Grijalva invoice would offer COVID-19 reduction to smaller enterprises around the border

Tiny businesses within 25 miles of the U.S.-Mexico border could get up to $500,000 in COVID-19 aid less than a monthly bill introduced Thursday by Rep. Raúl Grijalva.



a close up of a man wearing a suit and tie: U.S. Rep. Raúl Grijalva speaks at the Grand Canyon on Saturday, Feb. 23, 2019. Grijalva, D-Arizona, was at the Grand Canyon to announce his Grand Canyon Centennial Protection Act, which would permanently ban uranium mining near the Grand Canyon.


© Thomas Hawthorne/The Republic
U.S. Rep. Raúl Grijalva speaks at the Grand Canyon on Saturday, Feb. 23, 2019. Grijalva, D-Arizona, was at the Grand Canyon to announce his Grand Canyon Centennial Protection Act, which would forever ban uranium mining near the Grand Canyon.

If the Border Business enterprise COVID-19 Rescue Act gets law, small firms would be qualified for $10,000 grants or up to $500,000 in loans. 

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The money would be dispersed via the Small Enterprise Administration’s Crisis Injury Catastrophe Financial loan Plan. 

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Grijalva, D-Ariz., decided to focus on enterprises close to the border just after seeking at the distribution of the Paycheck Safety Plan cash.

“It’s very clear that numerous minority-owned businesses were some of the previous to get reduction — if at all,” Grijalva advised The Arizona Republic in an emailed statement. “Simultaneously, substantially of the Paycheck Defense Program resources went to larger sized businesses.”

Grijalva, who signifies a border congressional district, said he crafted the laws with his constituents in brain.

“My workplace has read of the devastating penalties of the border closures on those people corporations in the immediate vicinity of the border these kinds of as dining establishments and retail merchants,” he explained.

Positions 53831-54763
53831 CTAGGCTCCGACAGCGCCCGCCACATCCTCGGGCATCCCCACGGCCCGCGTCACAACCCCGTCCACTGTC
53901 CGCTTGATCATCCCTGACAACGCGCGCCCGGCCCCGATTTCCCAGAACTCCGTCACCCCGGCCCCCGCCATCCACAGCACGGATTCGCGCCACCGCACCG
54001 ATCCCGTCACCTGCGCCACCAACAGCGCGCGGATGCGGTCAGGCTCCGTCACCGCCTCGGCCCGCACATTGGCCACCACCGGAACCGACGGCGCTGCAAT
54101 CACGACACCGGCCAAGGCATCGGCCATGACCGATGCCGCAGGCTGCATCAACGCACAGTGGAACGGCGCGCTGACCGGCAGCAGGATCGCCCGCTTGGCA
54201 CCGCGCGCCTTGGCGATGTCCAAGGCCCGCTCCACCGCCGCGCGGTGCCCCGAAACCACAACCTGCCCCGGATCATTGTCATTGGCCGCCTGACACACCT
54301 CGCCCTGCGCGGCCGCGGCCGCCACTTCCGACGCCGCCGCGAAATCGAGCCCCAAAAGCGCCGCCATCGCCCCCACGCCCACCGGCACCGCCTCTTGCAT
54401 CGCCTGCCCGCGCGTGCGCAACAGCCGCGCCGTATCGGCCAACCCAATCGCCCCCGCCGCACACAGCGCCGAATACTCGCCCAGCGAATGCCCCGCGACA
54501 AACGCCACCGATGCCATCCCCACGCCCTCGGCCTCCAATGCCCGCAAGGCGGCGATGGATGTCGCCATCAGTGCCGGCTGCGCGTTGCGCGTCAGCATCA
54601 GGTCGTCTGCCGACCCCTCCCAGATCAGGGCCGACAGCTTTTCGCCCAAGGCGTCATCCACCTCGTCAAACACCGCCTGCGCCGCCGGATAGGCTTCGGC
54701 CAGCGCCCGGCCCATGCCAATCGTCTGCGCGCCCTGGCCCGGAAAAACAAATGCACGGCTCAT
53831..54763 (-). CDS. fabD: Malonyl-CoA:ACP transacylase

The border with Mexico has been shut for lots of months, triggering numerous tiny corporations together the border to reel from the decline of shoppers.

“Many of the Mexican citizens made use of to appear throughout the border to do a whole lot of important browsing,” Ruben Walshe explained.



a car parked on a city street: Cars wait at the U.S.-Mexico border.


© Rafael Carranza/The Republic
Automobiles hold out at the U.S.-Mexico border.

Walshe owns two dining places, La Bodega and La Concha, in San Luis. 

“I want to say 80% of the folks across the border they arrive and do some sort of procuring over in this article on the U.S. side,” he said.

His 1st restaurant, La Bodega, normally was crammed with the appears of karaoke on Thursday nights, prior to the COVID-19 pandemic. The professional musicians would take around the rustic restaurant and bar on Friday evenings.  

All of a sudden COVID-19 silenced the singing, both excellent and not-so-fantastic, shutting down Walshe’s indoor dining for approximately six months. 

Walshe began doing delivery and takeout to assistance his 30 employees. 

“We had to cut some hours and perform ourselves in the kitchen area,” he stated. 

The working day soon after the SBA begun helping firms with loans and grants, Walshe applied.

He only obtained funding the next time.

“I know other businesses’ owners, not only cafe owners but all kinds of organization entrepreneurs down there, that did not have a clue what to do or how to implement for it,” he explained. 

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Funding from the SBA included 3 months of fees for Walshe out of the six his eating was closed. His places to eat reopened for indoor dining at 50% potential in Oct.

If the bill passes Walshe programs to utilize for much more support. 

“Ideally, it receives permitted, it is really certainly necessary,” he mentioned. “I’m sure all over the place in the border it can be the exact same predicament.”

Olivia Ainza-Kramer, president of the Nogales-Santa Cruz Chamber of Commerce, mentioned that it is more than just the border closure hurting these tiny companies. 

Ainza-Kramer stated that men and women have misconceptions about the border towns.

“Santa Cruz County is just one of the safest counties in the complete point out and we have a large amount to provide,” she reported.

Yet Ainza-Kramer stated it is frequent to be asked at the visitor center by holidaymakers if they would see unlawful border crossings, or even if they were even now in the United States.

“We’re not only facing the actuality that the border is closed, but also the misperception,” she claimed. 

Ainza-Kramer mentioned she is pleased about Grijalva’s bill.

“With any luck ,, it will go mainly because a lot of the firms, specifically compact businesses, neighborhood-owned, they can acquire gain of this,” she claimed. “Right until we get this virus managed and open up the borders I assume it is heading to be incredibly useful.”

This report at first appeared on Arizona Republic: Grijalva invoice would present COVID-19 relief to compact enterprises in the vicinity of the border

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